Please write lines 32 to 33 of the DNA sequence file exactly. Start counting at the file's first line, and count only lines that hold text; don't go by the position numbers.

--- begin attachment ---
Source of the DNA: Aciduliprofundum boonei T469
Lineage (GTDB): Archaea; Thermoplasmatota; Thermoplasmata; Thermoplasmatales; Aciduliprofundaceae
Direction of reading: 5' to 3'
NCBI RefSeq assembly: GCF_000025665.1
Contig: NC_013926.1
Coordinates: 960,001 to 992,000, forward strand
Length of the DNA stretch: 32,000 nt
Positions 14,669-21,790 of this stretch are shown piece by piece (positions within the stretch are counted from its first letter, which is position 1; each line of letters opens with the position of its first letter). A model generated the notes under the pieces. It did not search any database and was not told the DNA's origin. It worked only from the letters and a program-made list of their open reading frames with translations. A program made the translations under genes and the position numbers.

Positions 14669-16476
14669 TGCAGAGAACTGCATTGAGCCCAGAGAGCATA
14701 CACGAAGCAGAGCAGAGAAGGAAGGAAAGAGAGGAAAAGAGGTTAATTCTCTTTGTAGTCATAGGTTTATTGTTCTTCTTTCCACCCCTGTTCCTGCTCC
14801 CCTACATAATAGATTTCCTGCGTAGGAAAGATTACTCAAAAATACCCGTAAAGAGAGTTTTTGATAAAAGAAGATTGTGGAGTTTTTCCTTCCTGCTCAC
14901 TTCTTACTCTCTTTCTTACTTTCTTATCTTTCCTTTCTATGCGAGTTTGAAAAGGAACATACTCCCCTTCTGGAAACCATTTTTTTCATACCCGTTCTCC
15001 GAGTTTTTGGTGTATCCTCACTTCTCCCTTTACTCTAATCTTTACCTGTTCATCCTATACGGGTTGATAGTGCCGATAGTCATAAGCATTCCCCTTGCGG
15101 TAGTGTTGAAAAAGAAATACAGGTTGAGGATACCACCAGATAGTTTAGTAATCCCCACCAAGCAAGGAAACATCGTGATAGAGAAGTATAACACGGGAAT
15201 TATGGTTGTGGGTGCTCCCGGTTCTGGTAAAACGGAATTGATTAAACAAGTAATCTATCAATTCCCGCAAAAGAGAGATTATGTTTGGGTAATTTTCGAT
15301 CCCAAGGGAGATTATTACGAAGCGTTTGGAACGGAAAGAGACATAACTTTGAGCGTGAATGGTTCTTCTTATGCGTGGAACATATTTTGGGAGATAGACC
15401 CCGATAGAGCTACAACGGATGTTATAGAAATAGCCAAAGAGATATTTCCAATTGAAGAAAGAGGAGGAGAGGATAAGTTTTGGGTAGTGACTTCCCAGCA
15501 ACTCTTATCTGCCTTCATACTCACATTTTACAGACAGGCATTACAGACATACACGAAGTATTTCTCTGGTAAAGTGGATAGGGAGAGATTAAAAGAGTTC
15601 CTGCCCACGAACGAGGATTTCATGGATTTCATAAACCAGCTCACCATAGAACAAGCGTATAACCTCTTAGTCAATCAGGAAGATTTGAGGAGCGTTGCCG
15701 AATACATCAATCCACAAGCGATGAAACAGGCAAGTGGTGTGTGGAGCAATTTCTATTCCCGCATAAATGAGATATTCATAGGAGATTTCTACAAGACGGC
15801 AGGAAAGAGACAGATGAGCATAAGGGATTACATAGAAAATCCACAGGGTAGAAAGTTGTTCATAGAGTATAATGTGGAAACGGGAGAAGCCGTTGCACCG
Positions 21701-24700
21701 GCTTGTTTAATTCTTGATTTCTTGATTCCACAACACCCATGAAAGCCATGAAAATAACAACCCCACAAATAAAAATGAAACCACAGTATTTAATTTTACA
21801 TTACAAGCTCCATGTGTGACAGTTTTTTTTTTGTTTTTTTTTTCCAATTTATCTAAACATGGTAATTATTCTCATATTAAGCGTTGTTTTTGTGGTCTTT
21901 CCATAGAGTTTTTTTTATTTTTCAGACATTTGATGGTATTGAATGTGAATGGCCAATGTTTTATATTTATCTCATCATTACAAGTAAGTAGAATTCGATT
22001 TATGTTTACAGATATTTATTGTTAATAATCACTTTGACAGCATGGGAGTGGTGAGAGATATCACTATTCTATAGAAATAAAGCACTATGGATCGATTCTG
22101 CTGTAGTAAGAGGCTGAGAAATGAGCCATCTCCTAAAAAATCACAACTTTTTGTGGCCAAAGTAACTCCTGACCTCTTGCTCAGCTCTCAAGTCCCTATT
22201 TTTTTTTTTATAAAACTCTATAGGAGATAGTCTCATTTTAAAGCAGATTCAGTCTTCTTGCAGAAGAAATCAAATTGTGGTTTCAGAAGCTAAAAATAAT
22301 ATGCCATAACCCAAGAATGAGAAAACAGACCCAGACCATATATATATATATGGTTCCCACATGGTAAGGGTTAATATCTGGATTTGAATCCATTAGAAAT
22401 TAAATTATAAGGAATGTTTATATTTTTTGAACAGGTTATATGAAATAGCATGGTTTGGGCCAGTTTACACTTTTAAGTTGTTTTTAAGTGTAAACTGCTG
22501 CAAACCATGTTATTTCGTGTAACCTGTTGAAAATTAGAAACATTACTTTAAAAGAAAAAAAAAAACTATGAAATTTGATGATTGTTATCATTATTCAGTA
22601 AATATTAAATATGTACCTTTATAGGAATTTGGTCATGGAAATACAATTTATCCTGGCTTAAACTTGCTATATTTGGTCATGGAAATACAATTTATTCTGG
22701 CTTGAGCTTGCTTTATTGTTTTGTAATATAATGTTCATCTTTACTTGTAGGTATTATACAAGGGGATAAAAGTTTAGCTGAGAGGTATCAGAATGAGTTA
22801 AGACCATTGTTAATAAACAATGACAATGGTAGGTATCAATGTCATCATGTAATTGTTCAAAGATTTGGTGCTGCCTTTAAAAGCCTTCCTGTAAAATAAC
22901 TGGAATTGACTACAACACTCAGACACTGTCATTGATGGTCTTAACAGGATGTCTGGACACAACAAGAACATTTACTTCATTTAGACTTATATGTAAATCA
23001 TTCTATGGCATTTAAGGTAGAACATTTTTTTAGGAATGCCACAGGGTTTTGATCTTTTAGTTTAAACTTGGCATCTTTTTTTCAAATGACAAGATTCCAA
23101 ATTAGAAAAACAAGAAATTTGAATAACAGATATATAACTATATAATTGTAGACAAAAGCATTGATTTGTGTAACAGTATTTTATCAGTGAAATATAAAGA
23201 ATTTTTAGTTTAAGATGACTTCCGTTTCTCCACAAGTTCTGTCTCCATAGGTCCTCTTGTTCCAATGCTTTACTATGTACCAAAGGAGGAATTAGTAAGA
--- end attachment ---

22501 CAAACCATGTTATTTCGTGTAACCTGTTGAAAATTAGAAACATTACTTTAAAAGAAAAAAAAAAACTATGAAATTTGATGATTGTTATCATTATTCAGTA
22601 AATATTAAATATGTACCTTTATAGGAATTTGGTCATGGAAATACAATTTATCCTGGCTTAAACTTGCTATATTTGGTCATGGAAATACAATTTATTCTGG